Jefe, you said ” This is the sordid reality of race relations. It will always remain mostly black and white because of the institution. Terrorism. Government supported. Society endorsed. Active physical and psychological forceful oppression of the descendants of the people who were only 3/5 recognized. ” after talking about the years before the civil rights. Has the world not changed at all? Generations of folks, like myself, never new an America with that forceful oppression or even before the civil rights movement?

    I do believe that I have prejudice and I am not sure why. (nomasir, I think we have had conversations about this in the past.) If it is indeed our culture that is enforcing this, what are you doing to change it? It has to be changed in the hearts and minds of people, not programs, for any difference to be made. At this point, in theory, the law treats us all equally, so it is people’s hearts that need to change. I would like to think that I treat all the same, but I know that if I see a group of young men (white, black or purple) loitering about in saggy pants and smoking and laughing, I am going to avoid them. If I saw them stealing a bike, I would run away and call the cops. (it I saw a pretty blonde girl stealing a bike, I would chew her out).

    I think that perhaps its our everyday conversations. I saw a conversation on facebook by some acquaintances that is really bothering me. A (white) woman posted an article about white privilege and how black young men are going to be accused or suspect at some point in their lives and this is the comment she made:
    “…I often wonder if it is hard for white parents of black children to understand that they need to teach these things to their sons? Does think much about what it will mean to prepare Connor for life as a black man?”

    Should we be teaching our children this?! Is this enforcing a cultural shift to love equally and without bounds or is this perpetuating a self fulfilling prophecy? My first thought is that by raising someone to believe that everyone is out to get them will lead them to act differently. Am I simply being extremely naive?

    My prayer is that I am able to raise my son to love all and treat everyone with respect.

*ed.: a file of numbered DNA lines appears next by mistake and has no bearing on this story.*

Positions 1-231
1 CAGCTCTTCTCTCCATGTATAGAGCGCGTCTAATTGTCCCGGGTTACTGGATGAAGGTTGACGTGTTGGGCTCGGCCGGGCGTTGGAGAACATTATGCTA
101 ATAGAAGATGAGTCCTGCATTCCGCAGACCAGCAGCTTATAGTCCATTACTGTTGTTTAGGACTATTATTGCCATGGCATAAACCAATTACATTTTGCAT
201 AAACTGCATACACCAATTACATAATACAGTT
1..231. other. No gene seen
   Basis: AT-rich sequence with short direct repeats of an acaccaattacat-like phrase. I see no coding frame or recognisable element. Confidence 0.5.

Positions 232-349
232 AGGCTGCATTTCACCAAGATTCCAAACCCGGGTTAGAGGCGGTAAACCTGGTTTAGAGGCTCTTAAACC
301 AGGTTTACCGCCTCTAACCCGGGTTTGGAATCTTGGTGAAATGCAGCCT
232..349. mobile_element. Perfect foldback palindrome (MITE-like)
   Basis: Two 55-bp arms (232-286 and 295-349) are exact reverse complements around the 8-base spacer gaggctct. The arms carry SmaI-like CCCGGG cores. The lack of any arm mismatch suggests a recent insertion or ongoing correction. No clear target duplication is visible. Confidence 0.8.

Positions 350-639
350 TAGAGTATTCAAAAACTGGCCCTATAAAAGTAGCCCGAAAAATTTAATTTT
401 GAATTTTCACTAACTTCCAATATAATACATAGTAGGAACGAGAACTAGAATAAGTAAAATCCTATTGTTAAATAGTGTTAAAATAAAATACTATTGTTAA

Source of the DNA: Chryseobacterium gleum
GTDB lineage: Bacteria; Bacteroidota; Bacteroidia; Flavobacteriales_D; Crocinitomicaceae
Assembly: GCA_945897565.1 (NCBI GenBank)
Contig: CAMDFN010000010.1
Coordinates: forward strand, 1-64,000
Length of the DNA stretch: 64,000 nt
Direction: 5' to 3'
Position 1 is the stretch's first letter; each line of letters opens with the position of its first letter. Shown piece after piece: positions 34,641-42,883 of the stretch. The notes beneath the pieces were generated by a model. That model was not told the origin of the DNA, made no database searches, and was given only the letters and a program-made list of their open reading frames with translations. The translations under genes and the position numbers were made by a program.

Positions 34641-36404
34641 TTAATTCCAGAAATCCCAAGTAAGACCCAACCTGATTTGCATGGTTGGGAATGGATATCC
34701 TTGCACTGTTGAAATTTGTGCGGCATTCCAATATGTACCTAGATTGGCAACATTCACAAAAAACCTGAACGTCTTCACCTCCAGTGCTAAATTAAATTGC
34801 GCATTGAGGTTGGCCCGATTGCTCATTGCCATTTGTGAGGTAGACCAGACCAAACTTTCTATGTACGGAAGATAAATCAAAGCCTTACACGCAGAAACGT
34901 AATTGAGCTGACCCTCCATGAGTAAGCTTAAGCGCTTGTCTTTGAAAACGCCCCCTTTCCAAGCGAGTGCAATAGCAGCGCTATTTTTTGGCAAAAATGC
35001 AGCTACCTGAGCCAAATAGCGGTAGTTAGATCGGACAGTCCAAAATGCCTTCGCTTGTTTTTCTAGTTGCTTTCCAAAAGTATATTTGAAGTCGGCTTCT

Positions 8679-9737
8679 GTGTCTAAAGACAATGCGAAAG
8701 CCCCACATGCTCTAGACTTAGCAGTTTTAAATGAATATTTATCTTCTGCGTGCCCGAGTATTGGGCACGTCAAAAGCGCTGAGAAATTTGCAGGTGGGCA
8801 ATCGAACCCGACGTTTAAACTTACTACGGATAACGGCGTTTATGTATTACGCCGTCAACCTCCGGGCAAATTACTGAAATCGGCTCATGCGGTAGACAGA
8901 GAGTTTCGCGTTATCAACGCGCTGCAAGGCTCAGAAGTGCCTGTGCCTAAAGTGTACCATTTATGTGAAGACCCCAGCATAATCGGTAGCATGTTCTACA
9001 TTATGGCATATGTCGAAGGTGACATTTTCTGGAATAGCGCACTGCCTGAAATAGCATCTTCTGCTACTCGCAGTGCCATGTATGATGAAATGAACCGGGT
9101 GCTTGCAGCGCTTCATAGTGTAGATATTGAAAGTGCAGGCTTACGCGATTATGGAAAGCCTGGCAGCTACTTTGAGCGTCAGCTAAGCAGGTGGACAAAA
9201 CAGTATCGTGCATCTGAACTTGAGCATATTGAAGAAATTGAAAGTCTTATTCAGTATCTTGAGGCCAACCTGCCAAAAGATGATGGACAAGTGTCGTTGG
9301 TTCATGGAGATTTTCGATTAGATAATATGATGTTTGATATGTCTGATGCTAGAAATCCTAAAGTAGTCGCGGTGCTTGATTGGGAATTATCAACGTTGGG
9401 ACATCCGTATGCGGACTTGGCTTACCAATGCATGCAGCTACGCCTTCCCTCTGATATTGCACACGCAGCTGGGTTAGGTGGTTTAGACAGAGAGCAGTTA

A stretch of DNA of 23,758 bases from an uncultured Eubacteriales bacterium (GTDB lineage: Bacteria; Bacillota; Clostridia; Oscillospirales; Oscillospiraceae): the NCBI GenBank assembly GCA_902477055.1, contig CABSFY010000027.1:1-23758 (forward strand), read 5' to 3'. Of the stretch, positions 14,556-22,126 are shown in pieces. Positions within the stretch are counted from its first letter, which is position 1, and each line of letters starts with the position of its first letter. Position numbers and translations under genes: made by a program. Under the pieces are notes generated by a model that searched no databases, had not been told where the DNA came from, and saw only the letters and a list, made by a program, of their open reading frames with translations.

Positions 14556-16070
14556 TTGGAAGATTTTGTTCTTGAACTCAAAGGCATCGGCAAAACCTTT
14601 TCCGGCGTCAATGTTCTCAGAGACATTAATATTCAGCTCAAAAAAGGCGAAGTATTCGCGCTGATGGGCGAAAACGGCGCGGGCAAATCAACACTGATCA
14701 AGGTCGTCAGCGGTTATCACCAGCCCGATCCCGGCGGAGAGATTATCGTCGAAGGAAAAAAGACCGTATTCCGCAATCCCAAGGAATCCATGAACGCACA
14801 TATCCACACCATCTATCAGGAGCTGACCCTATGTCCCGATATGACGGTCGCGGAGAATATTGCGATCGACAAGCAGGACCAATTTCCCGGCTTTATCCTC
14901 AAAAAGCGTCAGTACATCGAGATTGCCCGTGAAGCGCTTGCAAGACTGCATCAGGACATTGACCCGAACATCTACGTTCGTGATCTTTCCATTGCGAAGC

• jefe says:

      In response to the raising of a black man, if you don’t know where you came from, you don’t know where you are going. My parents and grandparents did my generation a great disservice by not teaching us to embrace our past. Painful, yes. Ugly, no doubt but necessary. Understanding where I fit in to this unique American experience was grounding for me. It doesn’t necessarily mean hating ‘the man’ but it will bring purpose to any endeavor he strives for in life. This is no different than any other group.

      • bevylynn says:

        I suppose I am just being naive then. My mom is Chinese and that heritage means little to nothing to who I am as a person. I have dark hair and we ate a lot of rice growing up. I know some of my grandparents’ stories escaping from the terrible atrocities over there and yes, it is great to be able to see God’s hand at work in amazing stories, but it still has nothing to do with where I am going. Every choice I make is mine alone and has nothing to do with where I come from.

        My parents and grandparents greatest legacy was not one of culture (especially one they were trying to escape) but of faith. My ancestry does not define me or how I think or what I do. Every action comes down to a choice. If people choose to treat me differently because I am a woman or Chinese (both has happened in the past) it still does not control how I react or what I do. I can do NOTHING to control what others do, I can only control what I do, say and think.

  3. jefe says:

    In all fairness, I live in a mostly white world. I am appreciated for what I do by people not like me. I appreciate how far we have come as a country for me to even be able to say that. I am in the fitness industry…the other day, one of my staff asked for my help locating a loud squeak on a machine. The squeak sounded like a deep full moan. I looked at my pt client and laughed because the moan sounded like a deep story of despair that older blacks know well. The other two in the convo were Nigerian and Ethiopian. They had no idea what we were laughing about. That moan that gave birth to gospel, blues, country and rock and roll…we instinctively knew it. The black experience in America. I grew up with a grandmother who was a sharecropper. Sharecropping was not much better than slavery as landowners would fix the books keeping the sharecroppers in perpetual debt. She died only a couple of years ago. So our past is fresh…and our wounds, although healing, are fresh. My life is great don’t get me wrong, but i am still connected to my people and tragedies like this painfully remind me of this fact.